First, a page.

To live without loving is not really living.
If so many of the delicious, delectable enticements of taking a lover and having an affair end up being tasteless or leave a bitter aftertaste, why do so many women continue to embark on so many adventures year after year? Probably for the same reason people buy lottery tickets. Because when the affair does live up to your hopes and expectations, or when you win the lottery, it is, in fact, well worth the gamble. It is every bit as wonderful as you imagined it would be.
To love and be loved in return may not solve all life’s problems, but it does make them easier to bear. Loving and being loved puts a bloom on your cheek and a spring in your step and hope in your heart. It makes ordinary, everyday events seem like fun, and it transforms extraordinary ones into truly joyous experiences. You feel more confident, more energetic, and more optimistic. You take more delight in the pleasures of the world and are more tolerant of its trials and hardships.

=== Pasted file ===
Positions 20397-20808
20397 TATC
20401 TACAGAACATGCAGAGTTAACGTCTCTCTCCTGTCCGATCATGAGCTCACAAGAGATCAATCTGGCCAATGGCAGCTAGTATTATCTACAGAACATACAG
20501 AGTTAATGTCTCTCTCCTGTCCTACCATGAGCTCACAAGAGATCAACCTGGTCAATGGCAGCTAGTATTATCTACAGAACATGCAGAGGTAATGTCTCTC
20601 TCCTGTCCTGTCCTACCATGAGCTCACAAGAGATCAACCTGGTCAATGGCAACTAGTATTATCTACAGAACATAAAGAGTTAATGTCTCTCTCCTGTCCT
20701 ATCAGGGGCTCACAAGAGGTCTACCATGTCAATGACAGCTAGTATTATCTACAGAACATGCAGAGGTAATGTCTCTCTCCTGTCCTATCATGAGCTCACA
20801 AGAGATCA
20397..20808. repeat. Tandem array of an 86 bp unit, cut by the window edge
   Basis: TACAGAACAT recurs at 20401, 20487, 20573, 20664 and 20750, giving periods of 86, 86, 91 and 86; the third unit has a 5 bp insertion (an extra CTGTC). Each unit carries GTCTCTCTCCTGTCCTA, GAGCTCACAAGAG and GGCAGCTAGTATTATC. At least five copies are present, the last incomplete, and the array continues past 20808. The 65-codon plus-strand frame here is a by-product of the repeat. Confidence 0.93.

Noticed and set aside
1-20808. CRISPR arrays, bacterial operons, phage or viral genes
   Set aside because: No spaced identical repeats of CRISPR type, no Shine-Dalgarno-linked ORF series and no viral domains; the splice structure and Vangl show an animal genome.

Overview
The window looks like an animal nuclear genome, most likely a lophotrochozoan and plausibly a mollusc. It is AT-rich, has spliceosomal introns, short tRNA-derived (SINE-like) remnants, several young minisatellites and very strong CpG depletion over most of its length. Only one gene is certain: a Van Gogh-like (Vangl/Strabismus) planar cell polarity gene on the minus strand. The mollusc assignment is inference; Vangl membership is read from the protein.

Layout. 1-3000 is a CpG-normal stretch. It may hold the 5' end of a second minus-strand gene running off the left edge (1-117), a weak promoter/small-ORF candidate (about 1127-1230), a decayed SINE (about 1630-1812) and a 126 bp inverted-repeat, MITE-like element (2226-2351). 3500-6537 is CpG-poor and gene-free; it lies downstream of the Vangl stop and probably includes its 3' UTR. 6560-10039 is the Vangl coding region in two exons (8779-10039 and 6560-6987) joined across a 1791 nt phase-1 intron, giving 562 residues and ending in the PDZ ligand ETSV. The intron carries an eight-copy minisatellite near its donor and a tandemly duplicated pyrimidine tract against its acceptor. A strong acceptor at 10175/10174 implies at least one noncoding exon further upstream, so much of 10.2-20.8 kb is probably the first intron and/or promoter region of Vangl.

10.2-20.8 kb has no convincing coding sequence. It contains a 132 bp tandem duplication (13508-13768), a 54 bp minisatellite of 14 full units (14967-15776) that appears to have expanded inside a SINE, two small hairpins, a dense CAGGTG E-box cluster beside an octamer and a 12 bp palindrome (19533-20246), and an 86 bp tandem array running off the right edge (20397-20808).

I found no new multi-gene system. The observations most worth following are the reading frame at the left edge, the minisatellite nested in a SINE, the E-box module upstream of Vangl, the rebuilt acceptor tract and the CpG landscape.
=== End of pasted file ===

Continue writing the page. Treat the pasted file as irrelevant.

Love is not a panacea. It does not cure cancer or stop inflation or prevent war. It does not stop you from growing older. It is, however, the world’s best palliative; and by lessening the pain of living, it increases enjoyment of life. No wonder poets have, for centuries, been waxing eloquence on these themes. No wonder so much of your time and attention and energy is taken up, one way or another, in the quest for the kind of lover who can open up this cornucopia of feeling and delight.
Next week. What do we mean when we say someone is a lover?